UK ‘rejected offer’ of visa-free visits by musicians to EU, despite blame on Brussels for permit


The UK has rejected an offer of visa-free tours by musicians in EU countries, though it blames Brussels for what the industry is calling the devastating blow to their permit requirement.

“It is generally in our agreements with third countries that [work] visas are not required for musicians. We tried to include it, but the UK said no, ”said a European source close to the negotiations.

The revelation comes after the threat of visa shock sparked protests that future tours will have to be scrapped, at a time when musicians are already reeling from Covid-19.
And that sparked calls for ministers to reveal exactly what happened in the negotiations, after insisting that Brussels was responsible for the damaging new bureaucracy.

Cabinet Minister Michael Gove on Saturday warned all kinds of businesses to prepare for a “significant border disruption” as more and more consequences of rule changes emerge.
The head of the Incorporated Society of Musicians (ISM) said she was “horrified” by the evidence that an offer on music had been rejected, while the Labor Party said fans “would not forgive” the government.
The row sparked bitter recriminations after music organizations were repeatedly reassured that a Brexit deal would protect touring artists, as well as their support teams and equipment.

Stars like folk singer Laura Marling and Charlatans frontman Tim Burgess have signed a parliamentary petition demanding visa-free tours, supported by nearly 230,000 people.
The government maintains that it “pushed for a more ambitious deal that would have covered musicians and others, but our proposals were rejected by the EU”.

In fact, countries as contrasting as the United States and Saudi Arabia enjoy a license-free exemption for performers in their agreements with the EU, which offers the arrangement as “standard.”

“The UK refused to accept because it said it was ending freedom of movement. It is wrong to say that they have asked for something more ambitious, ”the source said, adding“ that there must be reciprocity ”.
The stumbling block appears to have been Priti Patel’s immigration crackdown, who introduced strict restrictions on touring European musicians.

From this month, they, like non-European artists, must apply for visas – to visit for more than 30 days – as well as provide proof of savings and a certificate of sponsorship from an event organizer.

The independent understands that the UK has requested a similar 30-day exemption for its performers, but has rejected 90 days – to fit its own new rules.
Deborah Annetts, Managing Director of ISM, said: “I am horrified by this new development. The government must be clear about what steps it has taken to protect the performing arts in negotiations.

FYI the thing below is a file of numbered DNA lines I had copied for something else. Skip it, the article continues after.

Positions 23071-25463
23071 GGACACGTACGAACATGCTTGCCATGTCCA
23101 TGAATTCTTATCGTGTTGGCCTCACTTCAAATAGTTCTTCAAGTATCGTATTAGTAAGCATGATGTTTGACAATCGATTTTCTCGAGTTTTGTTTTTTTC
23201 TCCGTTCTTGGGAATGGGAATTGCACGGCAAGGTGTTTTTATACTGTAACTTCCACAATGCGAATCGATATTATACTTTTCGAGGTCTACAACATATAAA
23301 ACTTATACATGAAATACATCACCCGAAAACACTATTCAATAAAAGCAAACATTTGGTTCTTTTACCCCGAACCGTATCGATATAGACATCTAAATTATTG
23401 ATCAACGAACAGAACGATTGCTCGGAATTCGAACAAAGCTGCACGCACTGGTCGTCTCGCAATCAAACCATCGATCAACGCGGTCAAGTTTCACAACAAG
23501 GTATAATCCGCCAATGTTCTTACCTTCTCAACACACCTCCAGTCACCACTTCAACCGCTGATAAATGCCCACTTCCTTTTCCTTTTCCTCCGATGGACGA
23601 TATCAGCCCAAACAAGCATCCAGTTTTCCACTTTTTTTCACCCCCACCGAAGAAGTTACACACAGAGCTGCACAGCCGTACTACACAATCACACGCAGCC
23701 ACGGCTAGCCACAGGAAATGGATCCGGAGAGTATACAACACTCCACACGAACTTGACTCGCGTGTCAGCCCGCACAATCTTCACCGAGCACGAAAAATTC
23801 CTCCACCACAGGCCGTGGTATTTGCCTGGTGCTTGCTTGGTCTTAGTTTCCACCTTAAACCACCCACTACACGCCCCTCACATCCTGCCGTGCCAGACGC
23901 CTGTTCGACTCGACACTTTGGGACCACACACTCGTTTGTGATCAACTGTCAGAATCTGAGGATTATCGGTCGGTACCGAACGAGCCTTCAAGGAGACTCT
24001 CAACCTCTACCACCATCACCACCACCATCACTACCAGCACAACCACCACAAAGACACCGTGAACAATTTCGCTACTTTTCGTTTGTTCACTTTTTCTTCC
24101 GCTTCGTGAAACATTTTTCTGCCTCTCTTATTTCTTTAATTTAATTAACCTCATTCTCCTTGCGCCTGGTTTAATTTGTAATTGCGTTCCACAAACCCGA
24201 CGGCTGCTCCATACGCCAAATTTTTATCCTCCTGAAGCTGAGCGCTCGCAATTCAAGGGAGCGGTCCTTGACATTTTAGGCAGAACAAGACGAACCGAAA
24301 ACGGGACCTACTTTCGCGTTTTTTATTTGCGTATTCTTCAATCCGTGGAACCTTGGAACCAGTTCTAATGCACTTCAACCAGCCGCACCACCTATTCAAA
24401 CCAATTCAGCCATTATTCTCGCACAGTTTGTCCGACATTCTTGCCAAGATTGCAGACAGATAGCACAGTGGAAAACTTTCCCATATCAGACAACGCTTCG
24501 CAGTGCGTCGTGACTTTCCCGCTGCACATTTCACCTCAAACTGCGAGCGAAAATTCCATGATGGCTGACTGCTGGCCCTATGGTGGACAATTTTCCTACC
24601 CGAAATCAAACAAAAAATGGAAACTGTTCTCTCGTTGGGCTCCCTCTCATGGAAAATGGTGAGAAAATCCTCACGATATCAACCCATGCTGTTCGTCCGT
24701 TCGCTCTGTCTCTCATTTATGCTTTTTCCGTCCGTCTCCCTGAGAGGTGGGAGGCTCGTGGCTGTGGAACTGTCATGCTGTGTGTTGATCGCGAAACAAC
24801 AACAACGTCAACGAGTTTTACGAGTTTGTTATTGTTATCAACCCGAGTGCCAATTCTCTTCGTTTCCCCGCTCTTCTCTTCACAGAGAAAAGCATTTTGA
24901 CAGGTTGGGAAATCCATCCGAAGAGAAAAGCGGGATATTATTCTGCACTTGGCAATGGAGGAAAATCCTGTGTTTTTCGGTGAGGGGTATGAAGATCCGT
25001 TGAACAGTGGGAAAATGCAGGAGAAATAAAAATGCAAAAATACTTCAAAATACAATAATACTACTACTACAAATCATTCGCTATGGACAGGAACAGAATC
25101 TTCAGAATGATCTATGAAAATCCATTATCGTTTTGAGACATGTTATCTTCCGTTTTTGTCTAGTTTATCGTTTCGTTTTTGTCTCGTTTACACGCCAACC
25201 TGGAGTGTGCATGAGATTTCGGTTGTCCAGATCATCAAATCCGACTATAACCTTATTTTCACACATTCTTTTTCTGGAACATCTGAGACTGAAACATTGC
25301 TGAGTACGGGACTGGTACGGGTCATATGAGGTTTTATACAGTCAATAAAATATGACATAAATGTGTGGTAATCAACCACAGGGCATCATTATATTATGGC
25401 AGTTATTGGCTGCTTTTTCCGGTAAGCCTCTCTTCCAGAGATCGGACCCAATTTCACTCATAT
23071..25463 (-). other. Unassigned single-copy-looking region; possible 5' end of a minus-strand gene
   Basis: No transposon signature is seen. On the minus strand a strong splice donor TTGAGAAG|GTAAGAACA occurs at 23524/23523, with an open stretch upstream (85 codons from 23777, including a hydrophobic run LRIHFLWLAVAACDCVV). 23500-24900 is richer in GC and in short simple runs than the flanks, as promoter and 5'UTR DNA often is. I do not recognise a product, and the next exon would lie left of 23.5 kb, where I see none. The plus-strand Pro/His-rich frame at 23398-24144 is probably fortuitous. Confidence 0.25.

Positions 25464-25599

“The music industry feels deeply abandoned by the government and we want to get to the bottom of what happened.

“Throughout 2020, we have received assurances that the government understands how important frictionless travel is to the performing arts.

Alison McGovern, the shadow Labor Minister of Culture, said: “If Boris Johnson’s Tories have prevented musicians from touring Europe to make a political point, then music fans will not forgive them.
“Music is a huge export for the UK and touring and performing is now one of the main ways artists make money – so why would the Conservatives deliberately stop musicians from getting the best? taken advantage of opportunities in Europe? ”

And Jamie Njoku-Goodwin, Managing Director of UK Music, said: “Who’s at fault is irrelevant and a blame game doesn’t help anyone.
“The important thing is that both sides seem to really want this problem fixed, so it is imperative that they come together around a table and urgently agree on a solution.

But, during a debate in the House of Lords on Friday, Cabinet Minister Lord True said: ‘The UK has proposed measures which would have made it easier for musicians to travel and perform in the UK. United and in the EU, without the need for a work permit.

“More specifically, we have proposed to include work done by musicians, artists and performers, as well as their accompanying staff, in the list of activities permitted for short-term visitors.

“In practice this would have resulted in a result closer to the UK’s approach to incoming musicians, artists and performing artists, but these proposals were unfortunately rejected by the EU.”

It is now up to each EU member state to decide whether or not to require work visas, in the absence of a bloc-wide agreement.


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